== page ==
But Rosenthal also credited “some with the Giants” as suggesting that the team even misses Angel Pagan, who allegedly help unite the clubhouse because so few of them liked him.

And now we’ve hit the motherlode of bizarre excuses. Angel Pagan is hurting the Giants far more by leaving them than by being with them. And this is, if you’ll pardon the expression, richly stupid.

Not Rosenthal, whom we can presume did his usual diligent work and correctly quoted “some with.” No, our problem is with the thinking that inspired “some with,” because you have to go a long way to make that explanation stick.

The Giants are playing terribly because, well, they are. Their pitching, which has to be in the top sixth of the league for this plan to work, is below average in many of the important metrics. Their offense is horrendous. Their outfield is a disaster. They are 27-51 purely on the merits.

That they are also boring is coincidence rather than causation, because nobody said they were boring after the All-Star Break last year, and nobody accused them of being boring in Game 4 of the National League Division Series with Chicago.

Boring is what you seize on when every other excuse, including the Mark Melancon-doesn’t-stretch-when-he’s-supposed-to straw man Rosenthal also threw up for chewing.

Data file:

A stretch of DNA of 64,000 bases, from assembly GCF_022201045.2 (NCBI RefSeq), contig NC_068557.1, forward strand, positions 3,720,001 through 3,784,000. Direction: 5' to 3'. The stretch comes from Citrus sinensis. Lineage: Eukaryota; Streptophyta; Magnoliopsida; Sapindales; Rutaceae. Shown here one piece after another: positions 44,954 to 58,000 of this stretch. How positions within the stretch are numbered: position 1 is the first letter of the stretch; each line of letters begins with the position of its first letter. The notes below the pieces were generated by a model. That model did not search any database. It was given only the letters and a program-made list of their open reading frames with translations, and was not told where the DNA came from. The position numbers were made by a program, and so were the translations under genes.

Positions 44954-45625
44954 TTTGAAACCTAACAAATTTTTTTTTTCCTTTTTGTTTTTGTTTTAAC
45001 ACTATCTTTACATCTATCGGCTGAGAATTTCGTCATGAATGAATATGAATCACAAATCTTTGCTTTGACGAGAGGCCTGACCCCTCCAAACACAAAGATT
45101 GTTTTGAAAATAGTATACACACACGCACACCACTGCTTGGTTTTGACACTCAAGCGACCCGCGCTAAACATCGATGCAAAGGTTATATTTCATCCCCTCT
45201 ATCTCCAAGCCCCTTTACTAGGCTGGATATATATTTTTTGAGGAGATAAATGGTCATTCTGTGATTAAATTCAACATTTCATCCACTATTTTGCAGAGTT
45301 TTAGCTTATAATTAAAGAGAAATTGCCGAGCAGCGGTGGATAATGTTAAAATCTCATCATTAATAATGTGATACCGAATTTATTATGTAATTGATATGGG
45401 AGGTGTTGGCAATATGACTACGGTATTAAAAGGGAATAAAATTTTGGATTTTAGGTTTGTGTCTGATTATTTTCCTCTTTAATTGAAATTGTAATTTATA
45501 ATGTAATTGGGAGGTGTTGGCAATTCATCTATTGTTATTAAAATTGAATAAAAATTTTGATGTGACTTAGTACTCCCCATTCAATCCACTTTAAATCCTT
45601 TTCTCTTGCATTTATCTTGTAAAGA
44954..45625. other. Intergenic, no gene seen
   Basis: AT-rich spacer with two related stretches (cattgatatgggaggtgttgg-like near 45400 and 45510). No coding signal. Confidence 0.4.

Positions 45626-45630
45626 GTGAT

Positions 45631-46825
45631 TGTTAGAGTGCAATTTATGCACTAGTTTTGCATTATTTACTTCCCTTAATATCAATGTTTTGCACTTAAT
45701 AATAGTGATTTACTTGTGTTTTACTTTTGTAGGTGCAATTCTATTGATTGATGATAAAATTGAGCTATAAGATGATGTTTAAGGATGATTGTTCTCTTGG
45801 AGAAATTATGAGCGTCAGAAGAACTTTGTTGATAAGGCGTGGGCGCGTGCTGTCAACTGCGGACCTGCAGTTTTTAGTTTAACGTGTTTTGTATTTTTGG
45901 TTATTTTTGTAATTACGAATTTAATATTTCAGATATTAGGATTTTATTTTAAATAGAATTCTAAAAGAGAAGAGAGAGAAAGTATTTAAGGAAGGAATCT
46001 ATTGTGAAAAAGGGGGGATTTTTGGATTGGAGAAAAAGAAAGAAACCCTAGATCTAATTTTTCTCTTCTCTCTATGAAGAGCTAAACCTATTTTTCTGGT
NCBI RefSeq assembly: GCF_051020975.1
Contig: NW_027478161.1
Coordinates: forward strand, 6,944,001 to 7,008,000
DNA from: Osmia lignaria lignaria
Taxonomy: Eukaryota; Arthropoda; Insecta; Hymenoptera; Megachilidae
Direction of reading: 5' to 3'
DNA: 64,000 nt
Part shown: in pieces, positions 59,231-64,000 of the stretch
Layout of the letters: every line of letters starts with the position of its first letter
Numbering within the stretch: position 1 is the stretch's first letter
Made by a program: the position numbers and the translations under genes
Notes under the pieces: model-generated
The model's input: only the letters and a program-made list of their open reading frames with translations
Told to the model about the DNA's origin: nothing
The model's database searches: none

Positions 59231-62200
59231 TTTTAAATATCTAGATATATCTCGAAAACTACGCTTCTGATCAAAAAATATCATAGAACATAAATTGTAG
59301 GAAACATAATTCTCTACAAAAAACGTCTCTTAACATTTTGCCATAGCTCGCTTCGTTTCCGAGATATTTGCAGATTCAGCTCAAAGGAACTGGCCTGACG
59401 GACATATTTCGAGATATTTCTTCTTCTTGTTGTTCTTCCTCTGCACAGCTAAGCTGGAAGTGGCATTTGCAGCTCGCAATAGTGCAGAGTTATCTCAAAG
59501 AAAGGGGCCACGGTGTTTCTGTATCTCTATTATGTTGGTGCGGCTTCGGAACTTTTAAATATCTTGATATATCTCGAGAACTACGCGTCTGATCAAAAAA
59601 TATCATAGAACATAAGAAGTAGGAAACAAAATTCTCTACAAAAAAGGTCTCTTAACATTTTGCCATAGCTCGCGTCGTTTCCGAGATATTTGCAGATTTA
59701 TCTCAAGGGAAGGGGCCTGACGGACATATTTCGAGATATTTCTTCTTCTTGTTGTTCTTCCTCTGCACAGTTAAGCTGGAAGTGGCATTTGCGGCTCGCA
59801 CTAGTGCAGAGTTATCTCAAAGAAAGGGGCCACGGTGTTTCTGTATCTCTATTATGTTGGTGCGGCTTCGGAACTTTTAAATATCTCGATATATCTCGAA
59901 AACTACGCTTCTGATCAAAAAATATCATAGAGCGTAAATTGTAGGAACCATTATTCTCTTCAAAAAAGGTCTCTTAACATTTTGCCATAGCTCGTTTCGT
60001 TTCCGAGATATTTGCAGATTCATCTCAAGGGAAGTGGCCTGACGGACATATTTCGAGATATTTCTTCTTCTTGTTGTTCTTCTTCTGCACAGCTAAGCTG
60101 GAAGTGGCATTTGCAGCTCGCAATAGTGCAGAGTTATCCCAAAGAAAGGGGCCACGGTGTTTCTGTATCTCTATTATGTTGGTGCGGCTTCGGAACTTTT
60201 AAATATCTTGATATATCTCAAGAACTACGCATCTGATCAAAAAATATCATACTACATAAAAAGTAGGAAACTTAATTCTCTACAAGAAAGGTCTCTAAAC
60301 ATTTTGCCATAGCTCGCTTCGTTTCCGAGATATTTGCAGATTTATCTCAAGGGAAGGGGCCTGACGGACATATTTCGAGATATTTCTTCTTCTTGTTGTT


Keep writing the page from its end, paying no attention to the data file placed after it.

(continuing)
The truth is this, as much as anything. They are bad. They didn’t think they would be bad. They thought the second half of last year was an aberration rather than a harbinger, and they thought they could have gone to the World Series but for one hideous inning. And they are apparently shocked by this for some reason.

So, are they moping, or are they quitting? Do they need a clubhouse visit from Brian Sabean at his most pissed? What’s the thing that makes them fun guys again – other than, say, a five-way trade that gets them Bryce Harper, Mike Trout, Cody Bellinger and Nolan Arenado?

Because there’s your problem. Yes, they certainly are boring – downright stultifying, in fact. But this is not a chicken-and-egg discussion. They’re boring because they’ve been brutal, because they were slow to address their needs after misdiagnosing their problems, and because all their calculations from years gone by have gone badly wrong.

But if you really think boring is the issue, let’s have Bruce Bochy dress in a clown suit and Pence play outfield in just a sliding pants and a derby, and have one inning per game designated as the Wild Dingo Surprise Inning, in which wild dingoes are loosed upon the field to terrorize the players and/or fans.

See how many wins you get then.